By Emmanuel Bida Thomas |
Disinformation thrives in conflict situations and in the world’s youngest nation, South Sudan, years of political uncertainty have cultivated a severe information disorder. In the face of another postponement of elections, community peace building including through debunking disinformation is critical to the country being able to stave off hate speech and incitement to violence.
According to the United Nations Development Programme (UNDP), word-of-mouth remains the most prevalent source of information for the masses in South Sudan. However, with increased mobile and internet penetration, an explosion of user-generated content has created an environment where rumours fueled on social media take hold offline and become difficult to counter.
With support from the Africa Digital Rights Fund (ADRF), an initiative of the Collaboration on International ICT Policy for East and Southern Africa (CIPESA), DefyHateNow has recently concluded a six-months knowledge and skills building project on countering disinformation and hate speech, complemented with digital rights and cybersecurity advocacy in South Sudan.
Leveraging the 211 Check and SafetyComm South Sudan platforms, monthly trainings on fact-checking, rights and safety online benefitted 98 content creators and civic actors.
“I loved it. We would like it to be regular; it should be a module in South Sudanese schools like universities and training for professionals,” said a trainee.
Select training beneficiaries were awarded fellowships through which they received more in-depth training and applied the acquired fact-checking and digital rights advocacy skills as part of placements within 211 Check and SafetyComm teams.
“The network that I have created as a result of this fellowship, both locally within the country and internationally, will help me to remain relevant and focused on fact-checking and digital rights.” – A fellow and Program Manager at Junub Youth Action Network (JYAN).
“The fellowship has empowered and equipped me a lot in fact-checking, both theoretically and practically, with hands-on tools. It has shaped and broadened my ability to confidently take on the tasks of fact-checking and research in the mis/disinformation paradigm.” – A fellow and student at the University of Juba.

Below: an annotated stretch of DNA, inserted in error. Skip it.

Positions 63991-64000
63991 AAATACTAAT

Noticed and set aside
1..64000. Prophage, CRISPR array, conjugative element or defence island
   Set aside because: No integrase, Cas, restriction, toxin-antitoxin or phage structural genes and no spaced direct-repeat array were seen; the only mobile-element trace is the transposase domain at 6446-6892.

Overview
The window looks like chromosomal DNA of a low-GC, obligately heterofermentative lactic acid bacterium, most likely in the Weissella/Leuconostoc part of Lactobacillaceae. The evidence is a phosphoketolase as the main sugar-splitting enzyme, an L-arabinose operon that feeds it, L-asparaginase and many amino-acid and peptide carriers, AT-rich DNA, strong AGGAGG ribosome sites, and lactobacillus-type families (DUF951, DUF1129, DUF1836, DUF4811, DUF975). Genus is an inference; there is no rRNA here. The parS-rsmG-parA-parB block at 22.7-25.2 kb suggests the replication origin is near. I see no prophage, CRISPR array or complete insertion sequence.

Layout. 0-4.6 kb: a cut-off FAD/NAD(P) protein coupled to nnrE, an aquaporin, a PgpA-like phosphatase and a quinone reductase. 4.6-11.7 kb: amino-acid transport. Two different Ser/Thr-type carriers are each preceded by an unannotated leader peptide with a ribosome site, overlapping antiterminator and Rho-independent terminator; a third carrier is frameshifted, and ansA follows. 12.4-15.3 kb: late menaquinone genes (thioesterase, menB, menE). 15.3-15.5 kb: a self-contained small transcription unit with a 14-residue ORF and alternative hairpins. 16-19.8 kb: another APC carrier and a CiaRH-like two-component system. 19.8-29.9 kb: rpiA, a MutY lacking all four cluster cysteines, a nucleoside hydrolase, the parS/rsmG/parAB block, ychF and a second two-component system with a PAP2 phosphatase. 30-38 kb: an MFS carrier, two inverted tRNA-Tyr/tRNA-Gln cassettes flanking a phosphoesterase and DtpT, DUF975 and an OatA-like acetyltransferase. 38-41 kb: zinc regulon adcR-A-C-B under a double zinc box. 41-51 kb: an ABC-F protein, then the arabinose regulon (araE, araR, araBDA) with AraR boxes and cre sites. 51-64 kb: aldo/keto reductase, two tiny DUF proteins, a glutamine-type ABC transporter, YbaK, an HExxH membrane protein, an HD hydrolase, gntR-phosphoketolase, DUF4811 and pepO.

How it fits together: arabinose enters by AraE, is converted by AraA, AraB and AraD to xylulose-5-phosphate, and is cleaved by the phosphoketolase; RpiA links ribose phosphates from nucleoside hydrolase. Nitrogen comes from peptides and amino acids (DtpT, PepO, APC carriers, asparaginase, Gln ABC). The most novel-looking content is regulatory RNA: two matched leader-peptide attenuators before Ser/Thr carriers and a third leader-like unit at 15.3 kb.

In addition to the training and fellowships, four radio talk shows on Advance Youth Radio and two virtual meetups were hosted to raise wider awareness about disinformation and hate speech. Among the meetup guest speakers was an analyst from the National Communications Authority who presented on government efforts to establish a Computer Emergency Response Team (CERT). Discussions also explored the challenges related to the Computer Misuse Order 2021, with a representative from the telecom services provider MTN speaking about the company’s efforts to uphold data privacy and overcome fraud.
Moreover, together with Junub Open Space, a local National Nongovernmental Organisation (NNGO) in Juba, DefyHateNow hosted five editions of “Salaam Fi Bet” (Peace at Home), a community-centred discussion on trust circles for information verification. Up to 107 individuals (62% women) from five neighbourhoods in Juba attended the discussions.
DefyHateNow’s ADRF-supported project builds on initiatives spearheaded by UNDP to tackle Covid-19 related misinformation and the Sentinel Project, which addressed hate speech and misinformation at the peak of the civil war in the East African country. As the perpetrators, pathways and effects of false news and information manipulation online evolve, the need for continued education and empowerment remains preeminent. This project demonstrates that collaborative efforts in knowledge and skills building can contribute to equipping people with the tools and resources to keep communities safe.